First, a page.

This album stands on its own, as it was then and will always be. It is what it is – plain and simple. The fans who bought the record back then loved it for being outside the norm and that is one of the reasons why this album remains special decades later. It is an individual piece of art that should not be tampered with – and now that I own it, you can trust that I won’t let that happen. Now, here are the reasons why re-mastering is absolutely necessary:

Ideally, I want to ultimately re-release the first Skafish album on vinyl, CD, and in digital formats. To release the album in today’s technologies (which have obviously changed from before), re-mastering is essential. And, I actually need two masters: one to reproduce vinyl records, and one for CD and digital release. Done correctly, the actual mastering techniques and sound needed for each format are somewhat different.

To manufacture new vinyl records, there has to be a new master to reproduce from. Any old masters are now obsolete. And, the process is quite complex. Even though I am not going to attempt to tinker with and alter the sound, there are technical specifications that are vital to making vinyl records correctly. One example of this is that the treble and bass levels need to be absolutely correct, so as not to cause distortion or skipping.

For CD and digital release, a master was never done. As you may already know, that’s because the record company who used to own the first Skafish album never bothered to release it on CD or digitally. So, there needs to be a master, even to just be able to reproduce the album on CD and digitally, as well as getting those formats to sound as authentic as possible.

When it comes to the sources to master from, I have some options: I have two unopened copies of the album that have never been played. Many mastering experts feel that mastering from never-before-played vinyl can actually be notably better than doing so from tape. In fact, I learned that a Rolling Stones re-release was re-mastered from vinyl, versus tape, because the vinyl actually sounded better.

I also have reel-to-reel tape copies from the studio that were done as dubs back in 1979. Those tapes have already been digitized and might be a source to master from.

The reasons these sources are important is because I do not have the original master tapes to the album. That’s because the record company won’t give them to me. As some of you may know, legally fighting to get the rights back took decades and was extremely expensive to get done. However, acquiring those rights does not force the record company to turn over the master tapes. I could sue them, but it would be tremendously costly and at this time, the money isn’t there to launch such a costly lawsuit that could take years to resolve in court. That would also mean it would take that much longer until I could get the first album out there. Since it was originally released 36 years ago, I think we’ve all had to wait long enough. That’s why I am choosing to focus on getting it out there sooner.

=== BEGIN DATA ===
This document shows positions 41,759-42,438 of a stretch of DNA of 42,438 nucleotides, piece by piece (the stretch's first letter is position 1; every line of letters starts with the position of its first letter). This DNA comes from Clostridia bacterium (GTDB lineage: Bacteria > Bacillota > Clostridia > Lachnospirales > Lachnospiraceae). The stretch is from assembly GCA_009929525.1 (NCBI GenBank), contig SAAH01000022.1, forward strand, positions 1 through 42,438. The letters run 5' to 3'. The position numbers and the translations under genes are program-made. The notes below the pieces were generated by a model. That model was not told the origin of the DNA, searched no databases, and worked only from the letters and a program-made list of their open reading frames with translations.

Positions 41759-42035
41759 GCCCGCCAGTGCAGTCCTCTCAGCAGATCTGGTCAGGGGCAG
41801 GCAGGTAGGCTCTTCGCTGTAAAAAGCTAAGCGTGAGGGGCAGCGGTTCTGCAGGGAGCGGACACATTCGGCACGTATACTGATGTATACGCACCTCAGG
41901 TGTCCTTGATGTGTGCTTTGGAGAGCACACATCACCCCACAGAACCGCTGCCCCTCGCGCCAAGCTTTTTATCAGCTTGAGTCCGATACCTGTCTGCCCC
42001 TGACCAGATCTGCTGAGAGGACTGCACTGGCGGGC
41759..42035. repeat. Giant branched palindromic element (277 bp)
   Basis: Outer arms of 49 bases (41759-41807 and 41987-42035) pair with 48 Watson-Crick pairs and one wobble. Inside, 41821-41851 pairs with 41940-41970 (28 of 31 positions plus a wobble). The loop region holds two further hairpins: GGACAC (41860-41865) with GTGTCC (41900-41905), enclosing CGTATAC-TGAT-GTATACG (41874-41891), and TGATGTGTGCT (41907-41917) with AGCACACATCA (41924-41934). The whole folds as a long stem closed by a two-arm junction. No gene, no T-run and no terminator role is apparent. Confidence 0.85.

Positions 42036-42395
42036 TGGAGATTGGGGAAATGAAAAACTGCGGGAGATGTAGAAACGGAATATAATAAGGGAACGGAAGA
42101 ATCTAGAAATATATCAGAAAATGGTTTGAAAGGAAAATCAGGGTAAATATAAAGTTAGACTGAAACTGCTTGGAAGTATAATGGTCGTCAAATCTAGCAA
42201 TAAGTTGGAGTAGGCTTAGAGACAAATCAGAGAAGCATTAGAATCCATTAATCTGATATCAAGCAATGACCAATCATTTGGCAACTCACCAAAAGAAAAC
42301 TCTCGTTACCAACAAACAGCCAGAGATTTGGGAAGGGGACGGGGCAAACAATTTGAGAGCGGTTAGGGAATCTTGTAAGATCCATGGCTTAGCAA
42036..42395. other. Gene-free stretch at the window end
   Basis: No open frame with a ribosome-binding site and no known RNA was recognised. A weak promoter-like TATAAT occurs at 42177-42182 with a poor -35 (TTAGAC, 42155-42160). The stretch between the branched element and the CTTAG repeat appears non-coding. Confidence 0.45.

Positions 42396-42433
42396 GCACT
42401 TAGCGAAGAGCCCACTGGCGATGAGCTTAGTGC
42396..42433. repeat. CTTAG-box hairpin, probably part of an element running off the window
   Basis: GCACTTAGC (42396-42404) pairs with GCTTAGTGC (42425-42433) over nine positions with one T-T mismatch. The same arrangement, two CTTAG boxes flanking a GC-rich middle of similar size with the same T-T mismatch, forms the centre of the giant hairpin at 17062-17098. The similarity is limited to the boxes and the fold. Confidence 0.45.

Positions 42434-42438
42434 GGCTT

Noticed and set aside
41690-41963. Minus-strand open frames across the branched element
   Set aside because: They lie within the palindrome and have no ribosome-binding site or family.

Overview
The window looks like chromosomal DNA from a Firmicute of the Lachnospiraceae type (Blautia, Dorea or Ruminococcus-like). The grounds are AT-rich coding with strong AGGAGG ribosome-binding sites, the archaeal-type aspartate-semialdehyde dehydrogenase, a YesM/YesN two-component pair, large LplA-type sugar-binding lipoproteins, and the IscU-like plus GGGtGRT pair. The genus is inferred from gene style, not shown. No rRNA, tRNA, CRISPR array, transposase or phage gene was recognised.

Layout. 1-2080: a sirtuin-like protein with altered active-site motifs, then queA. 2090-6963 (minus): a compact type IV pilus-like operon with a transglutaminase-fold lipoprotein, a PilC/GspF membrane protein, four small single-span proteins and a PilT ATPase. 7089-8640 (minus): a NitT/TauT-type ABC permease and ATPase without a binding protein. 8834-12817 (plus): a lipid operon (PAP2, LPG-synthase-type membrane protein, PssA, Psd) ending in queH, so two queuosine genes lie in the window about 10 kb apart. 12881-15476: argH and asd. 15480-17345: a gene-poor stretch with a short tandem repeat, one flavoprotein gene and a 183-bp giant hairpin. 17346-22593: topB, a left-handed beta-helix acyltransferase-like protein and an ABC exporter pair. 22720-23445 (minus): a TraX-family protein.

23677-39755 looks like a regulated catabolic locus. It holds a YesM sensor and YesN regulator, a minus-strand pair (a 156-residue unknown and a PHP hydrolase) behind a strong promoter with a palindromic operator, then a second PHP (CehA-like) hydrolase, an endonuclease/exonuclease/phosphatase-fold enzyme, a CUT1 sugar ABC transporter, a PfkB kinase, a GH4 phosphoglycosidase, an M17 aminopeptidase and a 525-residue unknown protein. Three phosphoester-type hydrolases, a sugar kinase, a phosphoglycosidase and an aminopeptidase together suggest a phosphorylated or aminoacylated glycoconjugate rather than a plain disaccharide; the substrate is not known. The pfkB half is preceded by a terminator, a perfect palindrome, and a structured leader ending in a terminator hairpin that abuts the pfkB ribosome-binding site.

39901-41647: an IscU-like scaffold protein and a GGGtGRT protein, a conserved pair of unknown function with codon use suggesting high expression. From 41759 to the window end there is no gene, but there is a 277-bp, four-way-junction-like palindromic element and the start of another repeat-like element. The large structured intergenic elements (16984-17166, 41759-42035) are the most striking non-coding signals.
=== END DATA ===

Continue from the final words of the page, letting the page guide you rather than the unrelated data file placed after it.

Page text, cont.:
I am sure that between the never-before-played vinyl and the tape copies I have, a state of the art master can certainly be made.

As the producer of the original recording and the person in charge of the re-mastering project, it is my commitment to honor the original art and intention of this album and give the fans what they want. Those who have this record often tell me just how much they love and cherish it. I frequently hear from fans how they still have their original vinyl copy and listen to it often.

At this point, I am trying to raise the necessary funds to do the re-mastering project. Some of you have already donated and that means the world to me. If I can indeed raise the money needed, I can complete this part of the project. If you’d like to support the project, you can use the link below to buy me a cup of coffee! (Account name is La Befana Records.)


Thank you from the bottom of my heart and spirit!
Skafish

 

In The Hospital

#TBT: In July, 1977, I needed to have emergency knee surgery due to a dancing accident that caused a bone chip in my knee. Around 4 weeks later, I was back on stage performing my 21st birthday party concert. Check out the video that talks about the insanity of that time.

Hope you like it — Skafish


 

Happy 7th Birthday What’s This

coverI am thrilled this compilation finally was able to be born! Featuring the first underground/punk/new wave/alternative/indie recordings by a Chicago artist (dating back to 8/76), liner notes by rock legends Cheap Trick, and so much more, this is a timeless document of the multidimensional rebellion that has always been Skafish. Enjoy!

http://www.cdbaby.com/cd/skafish2


 

Skafish Podcast Conversation on Eclectic Max with Sheldon Snow

From 12 years of bullying and abuse in Catholic school to the controversy and violence that followed my band and I in the early days, to where the saga is at today, including industry tips for up and coming musicians, it’s all here in my recent Podcast conversation with Sheldon Snow on Eclectic Max! I hope you enjoy the candid conversation and let me know what you think! — Skafish